Eleven oil rig workers are still missing after what appeared to be a blowout explosion on a Transocean oil platform in the Gulf of Mexico Tuesday night. Teams of rescue workers continue to search 2,000 square miles of sea around the blast site, covering the area a dozen times by air and 5 times by boat.
The other 115 workers have been accounted for. 111 made it to shore, where 17 were being treated for burn injuries, broken bones, and smoke inhalation. Four of the injured are in critical condition. The injured workers have been taken to hospitals in New Orleans and Mobile for treatment.
Four of the 126 workers who operate a drilling robot from a boat are safe and continue their work offshore.
The Deepwater Horizon oil platform, which is about twice the size of a football field, is located about 50 miles off the coast of Louisiana. Hyundai built the rig in South Korea in 2001. It is owned by Transocean, the world’s largest offshore oil drilling company, and is under contract to BP. 79 Transocean employees, 6 BP workers, and 41contracted workers were concluding exploratory drilling when the explosion occurred.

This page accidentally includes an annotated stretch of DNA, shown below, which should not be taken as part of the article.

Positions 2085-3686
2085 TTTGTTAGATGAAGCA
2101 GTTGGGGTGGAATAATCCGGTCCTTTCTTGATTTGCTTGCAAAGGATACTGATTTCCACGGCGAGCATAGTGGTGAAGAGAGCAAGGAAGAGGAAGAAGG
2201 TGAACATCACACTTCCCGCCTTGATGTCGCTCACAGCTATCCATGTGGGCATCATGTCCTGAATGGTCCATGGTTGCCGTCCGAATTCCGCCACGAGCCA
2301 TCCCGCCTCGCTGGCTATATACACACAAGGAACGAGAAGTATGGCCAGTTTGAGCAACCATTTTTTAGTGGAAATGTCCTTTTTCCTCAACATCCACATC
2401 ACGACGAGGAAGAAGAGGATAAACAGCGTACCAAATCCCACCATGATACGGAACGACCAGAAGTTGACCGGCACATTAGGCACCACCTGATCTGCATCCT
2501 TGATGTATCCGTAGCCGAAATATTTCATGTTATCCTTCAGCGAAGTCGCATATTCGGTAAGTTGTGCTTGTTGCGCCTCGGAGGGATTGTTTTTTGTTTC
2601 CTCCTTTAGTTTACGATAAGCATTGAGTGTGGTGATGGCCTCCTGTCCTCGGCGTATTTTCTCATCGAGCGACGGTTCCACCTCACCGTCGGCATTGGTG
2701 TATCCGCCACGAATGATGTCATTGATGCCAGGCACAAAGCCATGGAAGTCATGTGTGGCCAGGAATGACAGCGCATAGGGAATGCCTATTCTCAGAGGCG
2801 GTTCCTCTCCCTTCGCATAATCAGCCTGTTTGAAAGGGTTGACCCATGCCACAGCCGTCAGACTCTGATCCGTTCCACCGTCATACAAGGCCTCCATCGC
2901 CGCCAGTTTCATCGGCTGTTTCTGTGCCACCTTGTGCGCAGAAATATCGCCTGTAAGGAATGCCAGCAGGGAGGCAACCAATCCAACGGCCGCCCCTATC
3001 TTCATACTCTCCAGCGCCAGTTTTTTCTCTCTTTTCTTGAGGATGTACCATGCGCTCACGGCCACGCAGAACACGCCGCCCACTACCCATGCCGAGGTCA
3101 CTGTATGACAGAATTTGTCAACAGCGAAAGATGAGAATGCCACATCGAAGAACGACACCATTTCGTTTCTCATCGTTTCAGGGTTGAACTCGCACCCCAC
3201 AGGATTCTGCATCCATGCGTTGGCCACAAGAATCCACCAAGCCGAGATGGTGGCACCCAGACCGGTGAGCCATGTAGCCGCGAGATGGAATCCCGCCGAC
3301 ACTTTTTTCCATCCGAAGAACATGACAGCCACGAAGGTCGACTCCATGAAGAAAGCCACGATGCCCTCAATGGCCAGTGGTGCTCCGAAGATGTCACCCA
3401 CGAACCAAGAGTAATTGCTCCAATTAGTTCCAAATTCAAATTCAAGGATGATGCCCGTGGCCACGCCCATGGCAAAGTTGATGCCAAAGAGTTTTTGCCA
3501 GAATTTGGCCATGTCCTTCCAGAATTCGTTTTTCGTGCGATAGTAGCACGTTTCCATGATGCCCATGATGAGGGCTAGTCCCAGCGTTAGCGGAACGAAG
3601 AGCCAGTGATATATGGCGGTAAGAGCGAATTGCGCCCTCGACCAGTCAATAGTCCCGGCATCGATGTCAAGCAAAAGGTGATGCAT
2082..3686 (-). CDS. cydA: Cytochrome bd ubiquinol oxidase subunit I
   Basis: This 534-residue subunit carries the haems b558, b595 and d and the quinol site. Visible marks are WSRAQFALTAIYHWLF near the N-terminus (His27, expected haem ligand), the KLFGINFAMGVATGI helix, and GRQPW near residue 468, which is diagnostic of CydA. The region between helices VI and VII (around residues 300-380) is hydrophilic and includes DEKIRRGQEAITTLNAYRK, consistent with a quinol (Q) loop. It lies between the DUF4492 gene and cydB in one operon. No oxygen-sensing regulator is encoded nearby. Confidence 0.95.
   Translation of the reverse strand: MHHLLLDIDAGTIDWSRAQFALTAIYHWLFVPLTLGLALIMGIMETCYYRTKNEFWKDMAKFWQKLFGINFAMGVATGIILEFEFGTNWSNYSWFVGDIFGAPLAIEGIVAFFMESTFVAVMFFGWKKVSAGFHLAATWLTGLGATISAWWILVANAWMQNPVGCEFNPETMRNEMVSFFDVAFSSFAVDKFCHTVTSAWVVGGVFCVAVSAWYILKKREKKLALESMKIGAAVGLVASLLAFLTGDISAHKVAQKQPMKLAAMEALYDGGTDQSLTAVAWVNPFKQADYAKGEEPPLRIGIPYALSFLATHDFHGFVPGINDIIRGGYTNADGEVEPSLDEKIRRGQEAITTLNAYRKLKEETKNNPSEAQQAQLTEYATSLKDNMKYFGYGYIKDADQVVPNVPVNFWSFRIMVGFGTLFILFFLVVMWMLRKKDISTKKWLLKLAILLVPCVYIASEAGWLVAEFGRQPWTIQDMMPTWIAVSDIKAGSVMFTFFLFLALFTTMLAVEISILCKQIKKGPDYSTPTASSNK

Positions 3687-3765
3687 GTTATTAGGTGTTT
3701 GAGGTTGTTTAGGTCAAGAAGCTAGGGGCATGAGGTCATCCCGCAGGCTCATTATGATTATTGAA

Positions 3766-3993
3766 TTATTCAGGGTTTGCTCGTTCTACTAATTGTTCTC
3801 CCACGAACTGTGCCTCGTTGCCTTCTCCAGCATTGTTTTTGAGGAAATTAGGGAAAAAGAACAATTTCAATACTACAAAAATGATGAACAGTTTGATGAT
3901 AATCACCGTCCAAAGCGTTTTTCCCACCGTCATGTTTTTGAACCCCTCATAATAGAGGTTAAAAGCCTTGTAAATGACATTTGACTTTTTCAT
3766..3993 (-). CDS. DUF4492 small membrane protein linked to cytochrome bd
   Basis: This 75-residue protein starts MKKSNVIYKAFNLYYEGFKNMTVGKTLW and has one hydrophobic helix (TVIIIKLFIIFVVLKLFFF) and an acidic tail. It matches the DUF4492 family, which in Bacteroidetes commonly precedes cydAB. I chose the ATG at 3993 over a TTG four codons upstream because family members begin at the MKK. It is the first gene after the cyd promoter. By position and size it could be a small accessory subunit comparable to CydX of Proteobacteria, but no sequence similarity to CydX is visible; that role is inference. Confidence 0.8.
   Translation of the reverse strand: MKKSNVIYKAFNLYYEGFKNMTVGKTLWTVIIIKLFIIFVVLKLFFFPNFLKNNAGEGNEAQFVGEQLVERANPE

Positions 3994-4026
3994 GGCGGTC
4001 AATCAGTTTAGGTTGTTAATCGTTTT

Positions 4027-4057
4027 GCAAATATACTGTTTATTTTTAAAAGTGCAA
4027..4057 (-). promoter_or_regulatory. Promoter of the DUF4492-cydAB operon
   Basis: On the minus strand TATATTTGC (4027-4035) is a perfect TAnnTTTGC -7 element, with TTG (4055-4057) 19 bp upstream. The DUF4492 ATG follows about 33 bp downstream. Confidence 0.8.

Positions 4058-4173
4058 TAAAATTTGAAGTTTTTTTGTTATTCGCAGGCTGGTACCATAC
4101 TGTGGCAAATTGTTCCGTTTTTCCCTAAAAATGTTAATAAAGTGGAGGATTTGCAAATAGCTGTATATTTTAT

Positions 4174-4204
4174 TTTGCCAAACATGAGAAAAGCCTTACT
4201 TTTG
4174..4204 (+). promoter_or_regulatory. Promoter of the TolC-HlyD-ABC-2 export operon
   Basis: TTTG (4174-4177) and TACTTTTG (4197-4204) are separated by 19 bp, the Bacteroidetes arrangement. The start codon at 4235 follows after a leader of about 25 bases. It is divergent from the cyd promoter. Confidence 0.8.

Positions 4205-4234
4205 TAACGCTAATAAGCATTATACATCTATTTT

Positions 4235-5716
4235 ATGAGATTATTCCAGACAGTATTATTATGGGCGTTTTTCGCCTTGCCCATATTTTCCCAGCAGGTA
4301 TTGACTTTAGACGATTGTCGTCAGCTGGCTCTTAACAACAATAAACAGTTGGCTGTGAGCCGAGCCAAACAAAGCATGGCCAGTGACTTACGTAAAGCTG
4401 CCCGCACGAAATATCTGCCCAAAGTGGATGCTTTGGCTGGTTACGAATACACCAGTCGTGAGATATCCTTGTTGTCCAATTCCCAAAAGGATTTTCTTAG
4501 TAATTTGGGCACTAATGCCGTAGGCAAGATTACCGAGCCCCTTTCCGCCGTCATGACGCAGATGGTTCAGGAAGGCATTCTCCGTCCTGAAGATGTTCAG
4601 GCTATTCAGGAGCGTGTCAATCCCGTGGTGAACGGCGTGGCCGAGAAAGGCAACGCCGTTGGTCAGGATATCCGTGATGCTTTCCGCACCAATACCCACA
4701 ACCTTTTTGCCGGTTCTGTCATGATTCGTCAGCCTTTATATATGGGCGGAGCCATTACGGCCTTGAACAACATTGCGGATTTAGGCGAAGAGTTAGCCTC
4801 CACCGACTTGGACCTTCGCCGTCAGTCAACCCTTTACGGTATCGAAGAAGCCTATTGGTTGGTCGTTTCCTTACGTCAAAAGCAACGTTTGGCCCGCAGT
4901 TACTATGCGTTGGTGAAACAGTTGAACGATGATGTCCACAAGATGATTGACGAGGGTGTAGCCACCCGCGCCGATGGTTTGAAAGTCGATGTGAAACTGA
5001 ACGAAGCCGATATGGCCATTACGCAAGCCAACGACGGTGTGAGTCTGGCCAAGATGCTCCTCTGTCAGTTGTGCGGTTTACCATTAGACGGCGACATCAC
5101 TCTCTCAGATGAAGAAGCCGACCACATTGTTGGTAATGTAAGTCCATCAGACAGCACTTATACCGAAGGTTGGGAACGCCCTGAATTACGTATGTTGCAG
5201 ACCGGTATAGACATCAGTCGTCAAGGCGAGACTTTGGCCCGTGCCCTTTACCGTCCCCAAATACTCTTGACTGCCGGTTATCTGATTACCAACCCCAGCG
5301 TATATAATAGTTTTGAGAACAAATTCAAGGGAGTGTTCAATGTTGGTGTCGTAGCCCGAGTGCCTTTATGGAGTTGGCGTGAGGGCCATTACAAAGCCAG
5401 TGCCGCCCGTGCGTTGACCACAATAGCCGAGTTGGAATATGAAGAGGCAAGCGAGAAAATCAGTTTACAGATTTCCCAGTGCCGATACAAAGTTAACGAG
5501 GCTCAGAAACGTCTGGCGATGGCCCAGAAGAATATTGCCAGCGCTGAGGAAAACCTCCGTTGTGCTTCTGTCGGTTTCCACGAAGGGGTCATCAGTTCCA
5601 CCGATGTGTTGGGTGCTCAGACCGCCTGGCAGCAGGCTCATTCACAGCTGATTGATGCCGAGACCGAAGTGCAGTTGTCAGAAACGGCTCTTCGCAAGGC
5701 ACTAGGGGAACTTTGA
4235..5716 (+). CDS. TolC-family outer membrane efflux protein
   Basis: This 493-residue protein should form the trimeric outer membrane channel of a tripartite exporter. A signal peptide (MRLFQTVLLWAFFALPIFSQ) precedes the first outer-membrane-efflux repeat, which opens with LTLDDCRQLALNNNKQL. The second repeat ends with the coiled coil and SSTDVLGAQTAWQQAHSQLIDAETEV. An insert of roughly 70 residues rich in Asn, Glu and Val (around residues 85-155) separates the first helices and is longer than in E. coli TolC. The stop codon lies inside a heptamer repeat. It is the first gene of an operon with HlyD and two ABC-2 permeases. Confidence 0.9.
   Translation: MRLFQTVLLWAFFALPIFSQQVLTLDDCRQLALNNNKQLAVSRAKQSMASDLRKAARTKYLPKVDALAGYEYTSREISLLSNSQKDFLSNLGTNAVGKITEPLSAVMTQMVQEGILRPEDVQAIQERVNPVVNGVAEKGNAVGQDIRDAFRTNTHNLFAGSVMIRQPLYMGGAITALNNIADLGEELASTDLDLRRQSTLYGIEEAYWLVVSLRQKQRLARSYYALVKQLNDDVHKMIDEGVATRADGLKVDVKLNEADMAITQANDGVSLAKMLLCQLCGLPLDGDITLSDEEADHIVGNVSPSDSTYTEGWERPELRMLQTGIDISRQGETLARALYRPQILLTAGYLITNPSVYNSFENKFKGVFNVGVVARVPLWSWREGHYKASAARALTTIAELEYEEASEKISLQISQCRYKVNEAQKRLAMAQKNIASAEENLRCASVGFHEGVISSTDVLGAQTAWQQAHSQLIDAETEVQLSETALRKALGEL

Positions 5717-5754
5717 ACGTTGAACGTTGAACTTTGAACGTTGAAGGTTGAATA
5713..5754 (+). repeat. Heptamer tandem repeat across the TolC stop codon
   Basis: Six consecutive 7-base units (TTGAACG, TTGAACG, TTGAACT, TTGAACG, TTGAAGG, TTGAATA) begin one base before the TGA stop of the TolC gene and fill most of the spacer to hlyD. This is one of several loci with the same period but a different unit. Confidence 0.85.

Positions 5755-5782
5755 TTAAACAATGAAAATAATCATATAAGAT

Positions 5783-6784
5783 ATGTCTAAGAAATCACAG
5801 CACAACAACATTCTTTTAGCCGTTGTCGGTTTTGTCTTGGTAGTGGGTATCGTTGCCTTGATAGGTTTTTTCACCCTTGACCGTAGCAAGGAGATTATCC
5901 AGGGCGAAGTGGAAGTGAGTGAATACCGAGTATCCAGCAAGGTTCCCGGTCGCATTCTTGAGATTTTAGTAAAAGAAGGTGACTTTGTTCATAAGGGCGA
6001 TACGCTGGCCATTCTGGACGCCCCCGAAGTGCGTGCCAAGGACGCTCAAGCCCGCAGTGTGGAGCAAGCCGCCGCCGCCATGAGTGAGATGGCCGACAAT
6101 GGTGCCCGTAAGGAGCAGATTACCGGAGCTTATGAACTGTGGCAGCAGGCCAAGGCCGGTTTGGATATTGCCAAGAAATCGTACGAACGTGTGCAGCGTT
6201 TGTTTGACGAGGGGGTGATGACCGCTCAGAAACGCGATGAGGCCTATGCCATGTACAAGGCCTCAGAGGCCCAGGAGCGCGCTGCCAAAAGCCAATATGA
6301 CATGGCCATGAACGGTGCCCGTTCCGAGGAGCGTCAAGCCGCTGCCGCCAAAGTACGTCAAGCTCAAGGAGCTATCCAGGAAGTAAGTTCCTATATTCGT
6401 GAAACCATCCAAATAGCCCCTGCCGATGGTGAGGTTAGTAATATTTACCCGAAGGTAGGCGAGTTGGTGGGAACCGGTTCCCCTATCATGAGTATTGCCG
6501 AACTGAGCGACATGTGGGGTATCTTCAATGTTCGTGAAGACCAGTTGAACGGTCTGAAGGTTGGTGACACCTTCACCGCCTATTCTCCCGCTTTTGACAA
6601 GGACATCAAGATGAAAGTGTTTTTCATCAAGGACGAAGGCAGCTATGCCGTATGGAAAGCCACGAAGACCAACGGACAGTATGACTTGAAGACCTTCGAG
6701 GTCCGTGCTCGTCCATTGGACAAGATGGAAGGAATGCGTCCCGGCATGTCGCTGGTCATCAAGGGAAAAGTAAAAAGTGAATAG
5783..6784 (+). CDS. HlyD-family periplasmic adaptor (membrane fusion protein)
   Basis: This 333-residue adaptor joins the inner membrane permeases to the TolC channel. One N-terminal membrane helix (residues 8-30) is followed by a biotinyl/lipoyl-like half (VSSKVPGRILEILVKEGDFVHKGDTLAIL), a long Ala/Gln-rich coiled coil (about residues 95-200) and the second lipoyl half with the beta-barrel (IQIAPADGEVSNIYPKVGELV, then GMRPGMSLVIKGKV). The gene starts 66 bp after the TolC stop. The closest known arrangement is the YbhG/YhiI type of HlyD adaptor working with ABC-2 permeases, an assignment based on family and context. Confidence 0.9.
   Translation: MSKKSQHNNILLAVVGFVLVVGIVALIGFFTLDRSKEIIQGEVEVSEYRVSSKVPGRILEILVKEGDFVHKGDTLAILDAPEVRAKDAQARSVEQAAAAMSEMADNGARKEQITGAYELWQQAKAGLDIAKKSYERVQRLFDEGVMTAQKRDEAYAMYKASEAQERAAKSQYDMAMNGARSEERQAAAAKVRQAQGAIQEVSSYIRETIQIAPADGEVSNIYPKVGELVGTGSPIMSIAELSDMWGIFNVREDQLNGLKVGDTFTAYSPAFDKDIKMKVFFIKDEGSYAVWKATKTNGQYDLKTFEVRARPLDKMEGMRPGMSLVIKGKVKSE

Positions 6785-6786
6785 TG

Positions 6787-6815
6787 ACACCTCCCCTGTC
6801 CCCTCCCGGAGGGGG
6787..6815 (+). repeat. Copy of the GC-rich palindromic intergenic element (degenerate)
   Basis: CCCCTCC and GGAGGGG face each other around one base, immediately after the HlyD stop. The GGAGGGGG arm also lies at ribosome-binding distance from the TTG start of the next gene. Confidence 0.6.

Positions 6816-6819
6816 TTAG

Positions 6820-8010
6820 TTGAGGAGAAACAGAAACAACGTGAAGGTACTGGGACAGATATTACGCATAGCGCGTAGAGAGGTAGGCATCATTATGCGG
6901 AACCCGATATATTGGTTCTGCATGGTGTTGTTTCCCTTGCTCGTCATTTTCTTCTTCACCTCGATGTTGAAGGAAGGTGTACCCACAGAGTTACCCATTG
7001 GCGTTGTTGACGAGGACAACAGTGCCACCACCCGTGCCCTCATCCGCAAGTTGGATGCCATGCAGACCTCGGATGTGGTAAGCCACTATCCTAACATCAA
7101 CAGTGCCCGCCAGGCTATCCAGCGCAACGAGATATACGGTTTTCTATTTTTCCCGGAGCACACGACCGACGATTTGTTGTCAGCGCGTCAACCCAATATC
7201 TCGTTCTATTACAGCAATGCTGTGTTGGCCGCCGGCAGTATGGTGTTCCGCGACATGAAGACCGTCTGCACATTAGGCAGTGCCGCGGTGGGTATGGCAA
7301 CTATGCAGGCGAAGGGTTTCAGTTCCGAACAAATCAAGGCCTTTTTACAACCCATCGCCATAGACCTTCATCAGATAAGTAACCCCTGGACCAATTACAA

Transocean vice president Adrian Rose said the blast was likely a blowout caused by natural gas forcing its way up the well pipe. The incident remains under investigation.
Offshore oil rig work has become safer in recent years due to improved training, safety systems, and maintenance, but it remains an extremely dangerous occupation.
In the last 9 years, 69 people have been killed and 1,349 injured in oil rig accidents just in the Gulf of Mexico. According to the federal Minerals Management Service, there have been 858 fires and explosions in the Gulf during that same period of time.
The deadliest offshore oil rig explosion on record was in 1988 when 167 workers were killed by a blast on a rig situated about 120 miles off the coast of Aberdeen, Scotland.